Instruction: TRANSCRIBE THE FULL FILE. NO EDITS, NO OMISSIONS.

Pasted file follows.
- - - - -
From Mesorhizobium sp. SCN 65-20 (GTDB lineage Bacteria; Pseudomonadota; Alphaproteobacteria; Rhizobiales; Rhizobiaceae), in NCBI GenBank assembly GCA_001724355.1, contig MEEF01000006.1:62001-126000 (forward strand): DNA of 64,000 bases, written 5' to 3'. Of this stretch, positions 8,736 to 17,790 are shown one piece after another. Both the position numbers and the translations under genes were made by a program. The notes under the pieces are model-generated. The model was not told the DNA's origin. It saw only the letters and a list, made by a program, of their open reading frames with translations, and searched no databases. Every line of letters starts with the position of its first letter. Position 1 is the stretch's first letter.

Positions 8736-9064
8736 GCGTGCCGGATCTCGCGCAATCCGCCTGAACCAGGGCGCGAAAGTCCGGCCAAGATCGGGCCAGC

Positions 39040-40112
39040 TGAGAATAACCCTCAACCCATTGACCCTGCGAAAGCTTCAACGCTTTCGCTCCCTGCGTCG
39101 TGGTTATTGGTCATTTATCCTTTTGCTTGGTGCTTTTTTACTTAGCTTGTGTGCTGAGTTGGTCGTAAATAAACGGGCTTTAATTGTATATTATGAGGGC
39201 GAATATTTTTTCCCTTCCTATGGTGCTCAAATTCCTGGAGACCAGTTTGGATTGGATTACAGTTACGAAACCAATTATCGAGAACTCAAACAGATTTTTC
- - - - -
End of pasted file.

From Mesorhizobium sp. SCN 65-20 (GTDB lineage Bacteria; Pseudomonadota; Alphaproteobacteria; Rhizobiales; Rhizobiaceae), in NCBI GenBank assembly GCA_001724355.1, contig MEEF01000006.1:62001-126000 (forward strand): DNA of 64,000 bases, written 5' to 3'. Of this stretch, positions 8,736 to 17,790 are shown one piece after another. Both the position numbers and the translations under genes were made by a program. The notes under the pieces are model-generated. The model was not told the DNA's origin. It saw only the letters and a list, made by a program, of their open reading frames with translations, and searched no databases. Every line of letters starts with the position of its first letter. Position 1 is the stretch's first letter.

Positions 8736-9064
8736 GCGTGCCGGATCTCGCGCAATCCGCCTGAACCAGGGCGCGAAAGTCCGGCCAAGATCGGGCCAGC

Positions 39040-40112
39040 TGAGAATAACCCTCAACCCATTGACCCTGCGAAAGCTTCAACGCTTTCGCTCCCTGCGTCG
39101 TGGTTATTGGTCATTTATCCTTTTGCTTGGTGCTTTTTTACTTAGCTTGTGTGCTGAGTTGGTCGTAAATAAACGGGCTTTAATTGTATATTATGAGGGC
39201 GAATATTTTTTCCCTTCCTATGGTGCTCAAATTCCTGGAGACCAGTTTGGATTGGATTACAGTTACGAAACCAATTATCGAGAACTCAAACAGATTTTTC